[6] Appellant complains that the taking violates the city charter providing that all lands dedicated as a public park shall forever remain to the use of the public inviolate (§ 170(b) (3)); and that the latter "being a Legislative act" having been approved by the Legislature subsequent to the enactment of section 103.5 (In re Means, 31 Cal. App. 2d 290 [87 P.2d 894]), controls under the rule of construction of two conflicting legislative acts. A similar issue was raised in Wilkes v. City & County of San Francisco, 44 Cal. App. 2d 393 [112 P.2d 759], in a personal injury action arising out of negligence in the maintenance of a highway, in which plaintiff filed her claim under the provisions of a city charter which she claimed prevailed over the State Public Liabilities Act. Said the court in holding against her: "The approval of a municipal charter by the state Legislature confers the power of home rule upon the municipality, but this power is limited to municipal affairs. In non-municipal matters the general rule controls." (P. 395.) "It is universally recognized that [179 Cal. App. 2d 567] the state in its sovereign capacity has the original right to control all public streets and highways" (Western Union Tel. Co. v. Hopkins, 160 Cal. 106, 118 [116 P. 557]); the designations and construction of the state highway system are "of more than local concern" (Young v. Superior Court, 216 Cal. 512, 517 [15 P.2d 163]), are matters of statewide concern (Cal. Const., Art. IX, § 36; Sherman v. Buick, 32 Cal. 241 [91 Am.Dec. 577]); and it is essential "to the future development of the State of California to establish and construct a statewide system of freeways" (Sts. & Hy. Code, § 250). Section 103.5, specifically authorizing the exercise of the power of eminent domain over park lands for state highway purposes, clearly "relates to a matter of statewide concern," which controls over the city charter; "and does so without regard to whether its enactment preceded or followed the charter provision" (Wilkes v. City & County of San Francisco, supra, 395), even though the taking affects a municipal function "in the accomplishment of a proper objective of statewide concern." (Department of Water & Power v. Inyo Chemical Co., 16 Cal. 2d 744, 754 [108 P.2d 410].)

Related closely to this issue is appellant's claim that the trial court erred in denying leave to file a cross-complaint, and excluding evidence on the issue of bad faith and abuse of discretion.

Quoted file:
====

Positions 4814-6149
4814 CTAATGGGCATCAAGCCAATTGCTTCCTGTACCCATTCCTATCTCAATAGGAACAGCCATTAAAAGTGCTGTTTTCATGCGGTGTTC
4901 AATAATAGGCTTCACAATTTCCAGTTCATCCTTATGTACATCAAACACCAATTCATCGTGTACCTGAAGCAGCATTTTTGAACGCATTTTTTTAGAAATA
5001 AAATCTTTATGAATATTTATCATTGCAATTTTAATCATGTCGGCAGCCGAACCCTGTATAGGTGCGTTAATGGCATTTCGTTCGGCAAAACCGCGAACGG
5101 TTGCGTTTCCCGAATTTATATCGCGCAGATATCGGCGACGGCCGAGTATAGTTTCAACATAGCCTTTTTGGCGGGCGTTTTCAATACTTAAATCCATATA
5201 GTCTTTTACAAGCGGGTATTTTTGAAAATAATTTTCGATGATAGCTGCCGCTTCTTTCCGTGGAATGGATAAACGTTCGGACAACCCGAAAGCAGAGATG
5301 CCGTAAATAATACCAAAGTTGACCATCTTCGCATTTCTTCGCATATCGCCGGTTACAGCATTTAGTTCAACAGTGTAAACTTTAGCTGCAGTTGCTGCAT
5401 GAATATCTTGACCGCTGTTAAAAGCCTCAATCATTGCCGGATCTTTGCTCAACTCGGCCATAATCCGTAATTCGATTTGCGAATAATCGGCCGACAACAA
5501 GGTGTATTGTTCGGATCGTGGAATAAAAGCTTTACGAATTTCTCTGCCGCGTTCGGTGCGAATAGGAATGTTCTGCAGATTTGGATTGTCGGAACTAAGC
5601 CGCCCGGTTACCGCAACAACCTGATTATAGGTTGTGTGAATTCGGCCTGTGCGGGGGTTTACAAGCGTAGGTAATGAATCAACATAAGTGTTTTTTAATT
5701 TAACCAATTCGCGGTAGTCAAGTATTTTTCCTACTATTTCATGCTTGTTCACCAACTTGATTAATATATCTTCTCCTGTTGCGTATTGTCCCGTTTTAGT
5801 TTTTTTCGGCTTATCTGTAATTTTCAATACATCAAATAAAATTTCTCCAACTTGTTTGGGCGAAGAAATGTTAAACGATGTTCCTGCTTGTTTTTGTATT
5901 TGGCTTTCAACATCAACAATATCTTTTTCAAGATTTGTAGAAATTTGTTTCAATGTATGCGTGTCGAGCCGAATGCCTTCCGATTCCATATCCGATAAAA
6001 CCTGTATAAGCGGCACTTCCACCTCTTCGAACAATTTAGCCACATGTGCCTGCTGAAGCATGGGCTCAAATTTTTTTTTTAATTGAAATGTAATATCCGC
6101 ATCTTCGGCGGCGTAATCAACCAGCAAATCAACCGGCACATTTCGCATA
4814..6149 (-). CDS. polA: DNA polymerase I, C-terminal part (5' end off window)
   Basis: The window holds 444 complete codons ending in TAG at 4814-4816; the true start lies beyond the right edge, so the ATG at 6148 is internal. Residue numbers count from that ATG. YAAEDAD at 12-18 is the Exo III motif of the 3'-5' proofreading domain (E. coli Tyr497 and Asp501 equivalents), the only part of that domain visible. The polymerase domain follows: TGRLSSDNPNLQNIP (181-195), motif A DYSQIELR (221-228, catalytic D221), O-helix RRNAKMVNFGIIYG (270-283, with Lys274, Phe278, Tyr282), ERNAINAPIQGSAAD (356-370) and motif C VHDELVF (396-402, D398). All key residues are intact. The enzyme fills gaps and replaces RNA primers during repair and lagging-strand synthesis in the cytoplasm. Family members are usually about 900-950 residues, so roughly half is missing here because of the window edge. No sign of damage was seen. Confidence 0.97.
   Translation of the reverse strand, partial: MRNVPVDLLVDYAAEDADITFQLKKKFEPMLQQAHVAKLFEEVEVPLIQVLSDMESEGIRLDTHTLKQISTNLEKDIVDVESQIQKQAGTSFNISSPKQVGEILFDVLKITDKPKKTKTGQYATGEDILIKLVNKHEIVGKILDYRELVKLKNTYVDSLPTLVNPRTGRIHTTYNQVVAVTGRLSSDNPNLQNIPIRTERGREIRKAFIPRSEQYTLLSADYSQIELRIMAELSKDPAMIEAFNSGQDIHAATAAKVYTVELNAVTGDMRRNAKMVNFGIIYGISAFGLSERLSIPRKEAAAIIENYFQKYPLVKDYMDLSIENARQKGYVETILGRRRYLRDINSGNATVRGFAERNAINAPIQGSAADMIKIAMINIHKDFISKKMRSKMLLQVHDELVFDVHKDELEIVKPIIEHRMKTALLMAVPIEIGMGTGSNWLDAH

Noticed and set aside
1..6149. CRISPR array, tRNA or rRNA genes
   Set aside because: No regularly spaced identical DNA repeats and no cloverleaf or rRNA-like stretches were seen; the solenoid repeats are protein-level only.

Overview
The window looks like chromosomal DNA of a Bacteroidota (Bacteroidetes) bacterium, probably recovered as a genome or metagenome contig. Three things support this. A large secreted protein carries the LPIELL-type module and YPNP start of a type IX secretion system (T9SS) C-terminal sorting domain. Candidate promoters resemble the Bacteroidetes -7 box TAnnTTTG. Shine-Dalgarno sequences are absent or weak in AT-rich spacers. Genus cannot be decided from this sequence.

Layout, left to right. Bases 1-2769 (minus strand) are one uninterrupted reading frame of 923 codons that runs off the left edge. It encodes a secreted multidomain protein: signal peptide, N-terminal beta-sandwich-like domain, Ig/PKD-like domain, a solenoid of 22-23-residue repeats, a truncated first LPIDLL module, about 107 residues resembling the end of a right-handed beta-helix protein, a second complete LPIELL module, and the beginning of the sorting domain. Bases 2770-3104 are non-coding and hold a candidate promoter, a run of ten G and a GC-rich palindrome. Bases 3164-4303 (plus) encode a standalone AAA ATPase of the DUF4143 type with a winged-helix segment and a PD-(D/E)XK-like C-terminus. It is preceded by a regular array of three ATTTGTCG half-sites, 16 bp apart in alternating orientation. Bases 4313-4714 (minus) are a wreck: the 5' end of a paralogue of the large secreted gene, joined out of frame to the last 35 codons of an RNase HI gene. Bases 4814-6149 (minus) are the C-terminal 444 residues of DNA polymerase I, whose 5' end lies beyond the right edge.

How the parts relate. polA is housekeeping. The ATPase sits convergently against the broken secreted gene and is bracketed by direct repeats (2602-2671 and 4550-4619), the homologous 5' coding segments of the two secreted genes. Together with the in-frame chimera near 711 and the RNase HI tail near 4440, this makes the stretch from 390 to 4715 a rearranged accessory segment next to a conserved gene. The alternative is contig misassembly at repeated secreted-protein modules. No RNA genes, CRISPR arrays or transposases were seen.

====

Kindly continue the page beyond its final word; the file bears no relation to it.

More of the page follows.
Three years and five months after filing his answer, appellant moved for leave to file a cross-complaint against plaintiff and the city, alleging a reversionary right and damages for its taking, the state's violation of the charter, and state and federal constitution, the unconstitutionality of section 103.5, the abuse of discretion and arbitrary acts of the Department of Public Works, the availability of better alternative routes, a conspiracy of the city and state to divert park lands, and the city's lack of good faith in defending against the state's taking. The motion was denied. All of these matters with the exception of those relating to abuse of discretion, availability of alternate routes, conspiracy and bad faith, were covered by issues raised by the answer, heard and considered by the trial judge and are now before this court; it is only those excepted we propose to here discuss.

[7] A defendant has the right to file a cross-complaint at the time of filing his answer (Code Civ. Proc., § 442), but thereafter leave to file such a pleading becomes a matter of discretion for the trial court (Nels E. Nelson, Inc. v. Tarman, 163 Cal. App. 2d 714 [329 P.2d 953]). [8] In addition to [179 Cal. App. 2d 568] the questions of law involved, it no doubt considered the delay, the pretrial proceedings, the explanation for the delay, and information disclosing that the facts relied upon by defendant existed as well on August 17, 1956, when the answer was filed; and in reviewing the same we find neither abuse of discretion nor error of law in the denial.

[9] Relative to whether a finding of necessity of a condemning body is reviewable when facts establishing fraud, bad faith, abuse of discretion or conspiracy are affirmatively pleaded, it is now settled that recitation of "public necessity" in a resolution is conclusive evidence thereof, and "questions of the necessity for making a given public improvement, the necessity for adopting a particular plan therefor, or the necessity for taking particular property, rather than other property, for the purpose of accomplishing such public improvement, cannot be made justiciable issues even though fraud, bad faith, or abuse of discretion may be alleged in connection with the condemning body's determination of such necessity" (People v. Chevalier, 52 Cal. 2d 299, p. 307 [340 P.2d 598]). In the Chevalier case the court upheld the lower court's ruling striking the "special defenses" relating to the issue of "necessity," which included fraud, bad faith, abuse of discretion and conspiracy between the city and state; and disapproved any language to the contrary in various cases, specifying among them People v. Milton, 35 Cal. App. 2d 549 [96 P.2d 159], relied upon by appellant.